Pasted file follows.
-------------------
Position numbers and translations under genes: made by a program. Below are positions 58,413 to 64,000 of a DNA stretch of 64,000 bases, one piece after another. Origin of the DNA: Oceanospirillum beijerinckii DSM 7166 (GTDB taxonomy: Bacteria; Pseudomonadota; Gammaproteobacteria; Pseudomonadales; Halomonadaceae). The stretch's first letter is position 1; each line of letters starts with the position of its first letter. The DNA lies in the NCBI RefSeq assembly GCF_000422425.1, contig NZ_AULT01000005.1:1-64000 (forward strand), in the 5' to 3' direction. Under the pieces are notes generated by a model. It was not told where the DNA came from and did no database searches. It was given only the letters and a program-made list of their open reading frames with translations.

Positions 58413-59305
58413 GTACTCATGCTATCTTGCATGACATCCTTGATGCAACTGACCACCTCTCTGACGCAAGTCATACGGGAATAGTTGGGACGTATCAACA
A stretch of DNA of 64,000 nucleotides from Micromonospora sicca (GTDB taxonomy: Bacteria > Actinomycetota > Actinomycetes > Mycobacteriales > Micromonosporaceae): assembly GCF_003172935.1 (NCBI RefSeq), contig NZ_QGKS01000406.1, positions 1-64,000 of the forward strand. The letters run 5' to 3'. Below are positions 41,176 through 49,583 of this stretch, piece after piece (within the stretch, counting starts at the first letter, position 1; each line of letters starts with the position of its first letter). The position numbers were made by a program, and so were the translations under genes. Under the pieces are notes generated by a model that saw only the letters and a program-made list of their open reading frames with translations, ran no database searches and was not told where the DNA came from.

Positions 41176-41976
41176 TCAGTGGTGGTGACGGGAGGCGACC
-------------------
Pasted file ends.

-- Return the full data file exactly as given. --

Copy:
Position numbers and translations under genes: made by a program. Below are positions 58,413 to 64,000 of a DNA stretch of 64,000 bases, one piece after another. Origin of the DNA: Oceanospirillum beijerinckii DSM 7166 (GTDB taxonomy: Bacteria; Pseudomonadota; Gammaproteobacteria; Pseudomonadales; Halomonadaceae). The stretch's first letter is position 1; each line of letters starts with the position of its first letter. The DNA lies in the NCBI RefSeq assembly GCF_000422425.1, contig NZ_AULT01000005.1:1-64000 (forward strand), in the 5' to 3' direction. Under the pieces are notes generated by a model. It was not told where the DNA came from and did no database searches. It was given only the letters and a program-made list of their open reading frames with translations.

Positions 58413-59305
58413 GTACTCATGCTATCTTGCATGACATCCTTGATGCAACTGACCACCTCTCTGACGCAAGTCATACGGGAATAGTTGGGACGTATCAACA
A stretch of DNA of 64,000 nucleotides from Micromonospora sicca (GTDB taxonomy: Bacteria > Actinomycetota > Actinomycetes > Mycobacteriales > Micromonosporaceae): assembly GCF_003172935.1 (NCBI RefSeq), contig NZ_QGKS01000406.1, positions 1-64,000 of the forward strand. The letters run 5' to 3'. Below are positions 41,176 through 49,583 of this stretch, piece after piece (within the stretch, counting starts at the first letter, position 1; each line of letters starts with the position of its first letter). The position numbers were made by a program, and so were the translations under genes. Under the pieces are notes generated by a model that saw only the letters and a program-made list of their open reading frames with translations, ran no database searches and was not told where the DNA came from.

Positions 41176-41976
41176 TCAGTGGTGGTGACGGGAGGCGACC